and another thing

I was taking the 26 north when I first ran into her. And I do mean 'ran into her.' The bus started moving and I wasn't holding on. I smiled and said I was sorry, and held on to the rail; but it wasn't enough. She started yelling at me. At first she was calling me careless, but she wasn't sure why she was angry--did she think I was just trying to cop a feel, or did she think I was merely clumsy and inconsiderate? But after a few sentences, her ire was no longer directed at me. Weeks, if not months or years, of pent-up frustration were being vented at me. She couldn't hold it in anymore.

I kept smiling at her, even as she started to lose inertia, and the anger faded into a sort of mad desperation. I don't think she was even looking at me. By the time we'd turned onto Latona she'd stopped. It was her stop, apparently. She glared at me one last time, her eyes on the verge of tears. I handed her a slip of paper with my number. "Let me buy you a drink some time."


something wrong

She was hurting and I could tell, but I didn't ask. It's not that I didn't care, but that I never ask 'is something wrong?' I never insist that people tell me their secrets. Anyway, I could tell. Some things you don't need to ask about. So instead, I smiled, I tried to make her laugh. But I couldn't ask, I couldn't find out. Maybe she knew or guessed I wanted her to feel better. I'll never know.



At first the road that led here was poorly maintained, overgrown with weeds, trees encroaching on the side, infested with rocks. You wanted a clear path, so I cleared it out. I cleaned up the rocks, I smoothed out the rough parts of the trail, killed the weeds, cut down encroaching branches. And I lovingly maintained it, making sure that the road stayed in a beautiful condition. But you were never satisfied with the dirt road. You asked for gravel.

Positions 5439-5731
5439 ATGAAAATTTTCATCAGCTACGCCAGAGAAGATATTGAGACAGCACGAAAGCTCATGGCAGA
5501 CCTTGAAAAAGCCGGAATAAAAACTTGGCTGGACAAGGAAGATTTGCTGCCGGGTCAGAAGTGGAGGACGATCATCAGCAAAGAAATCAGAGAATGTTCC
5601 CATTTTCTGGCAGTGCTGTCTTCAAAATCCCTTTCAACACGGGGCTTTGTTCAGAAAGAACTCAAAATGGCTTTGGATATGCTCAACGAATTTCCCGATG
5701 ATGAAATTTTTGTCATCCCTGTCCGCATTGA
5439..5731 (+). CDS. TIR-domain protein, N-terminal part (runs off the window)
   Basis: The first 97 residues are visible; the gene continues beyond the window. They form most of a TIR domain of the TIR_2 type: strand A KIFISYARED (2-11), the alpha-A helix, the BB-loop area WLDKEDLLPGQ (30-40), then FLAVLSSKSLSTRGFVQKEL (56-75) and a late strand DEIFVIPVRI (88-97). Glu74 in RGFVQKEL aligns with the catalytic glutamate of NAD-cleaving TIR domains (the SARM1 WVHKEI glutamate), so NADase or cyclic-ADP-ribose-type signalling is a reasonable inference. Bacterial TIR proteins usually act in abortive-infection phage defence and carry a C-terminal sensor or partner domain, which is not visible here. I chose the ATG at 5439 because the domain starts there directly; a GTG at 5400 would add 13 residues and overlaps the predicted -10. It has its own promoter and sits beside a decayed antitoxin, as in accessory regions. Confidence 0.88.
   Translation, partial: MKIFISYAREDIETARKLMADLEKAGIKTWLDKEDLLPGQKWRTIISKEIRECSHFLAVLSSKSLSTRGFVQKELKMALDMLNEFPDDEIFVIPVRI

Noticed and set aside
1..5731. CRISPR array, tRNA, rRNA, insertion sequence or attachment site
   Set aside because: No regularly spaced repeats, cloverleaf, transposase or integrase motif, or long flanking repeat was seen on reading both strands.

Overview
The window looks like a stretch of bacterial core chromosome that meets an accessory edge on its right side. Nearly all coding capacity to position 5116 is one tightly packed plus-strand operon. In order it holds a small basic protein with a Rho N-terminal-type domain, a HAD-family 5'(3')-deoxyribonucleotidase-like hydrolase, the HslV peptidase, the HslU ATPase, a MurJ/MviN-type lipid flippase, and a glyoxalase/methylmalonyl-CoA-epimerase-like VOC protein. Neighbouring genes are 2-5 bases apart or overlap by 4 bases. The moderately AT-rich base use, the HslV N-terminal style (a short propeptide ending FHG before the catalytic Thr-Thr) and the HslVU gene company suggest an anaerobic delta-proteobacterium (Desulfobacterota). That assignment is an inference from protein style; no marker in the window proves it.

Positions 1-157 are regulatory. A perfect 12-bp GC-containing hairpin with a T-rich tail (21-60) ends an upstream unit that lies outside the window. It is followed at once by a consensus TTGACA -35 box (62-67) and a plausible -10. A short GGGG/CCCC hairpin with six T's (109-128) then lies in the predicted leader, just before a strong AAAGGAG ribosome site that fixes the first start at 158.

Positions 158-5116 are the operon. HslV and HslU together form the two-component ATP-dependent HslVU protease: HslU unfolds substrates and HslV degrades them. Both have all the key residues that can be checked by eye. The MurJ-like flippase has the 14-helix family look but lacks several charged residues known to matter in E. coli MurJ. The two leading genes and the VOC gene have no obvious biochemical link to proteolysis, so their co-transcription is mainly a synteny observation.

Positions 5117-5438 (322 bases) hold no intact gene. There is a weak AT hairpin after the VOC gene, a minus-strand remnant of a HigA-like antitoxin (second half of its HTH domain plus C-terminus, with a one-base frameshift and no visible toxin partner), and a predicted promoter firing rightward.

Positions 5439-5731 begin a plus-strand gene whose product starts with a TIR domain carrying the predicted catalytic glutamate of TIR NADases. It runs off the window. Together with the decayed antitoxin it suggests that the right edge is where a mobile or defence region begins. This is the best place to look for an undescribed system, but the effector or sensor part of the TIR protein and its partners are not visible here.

So I bought enough gravel to cover our road, and laid it out. Still I would go out to maintain the road when I could, smoothing out the washboards, clearing out large rocks. And there was always more gravel to apply, when the rest had been too packed down, or simply scattered through use. It cost me, but I was glad to keep the road up for you. For a while our gravel road made you happy, but in time you seemed dissatisfied.

I paved it for you. You didn't ask me to, but I knew you would be happiest if our gravel became asphalt. Come winter I would shovel the road, hoping to stave off potholes, to keep the roads from becoming slick. It always did, eventually. And the potholes always came in the spring. It was no matter--I maintained them as I could, filling them with more pavement--there was no problem that couldn't be solved with more time, more resources.

The years went by and the road started to crumble. My back went stiff, my joints wouldn't move. The work got harder and the condition got worse. It was fine for now, but I could see the cracks, the holes, building up, and what could I do about it but hope it wouldn't atrophy? And then you asked me if I remembered our little dirt road.

Yes, I said, I remember it. It was a good little road.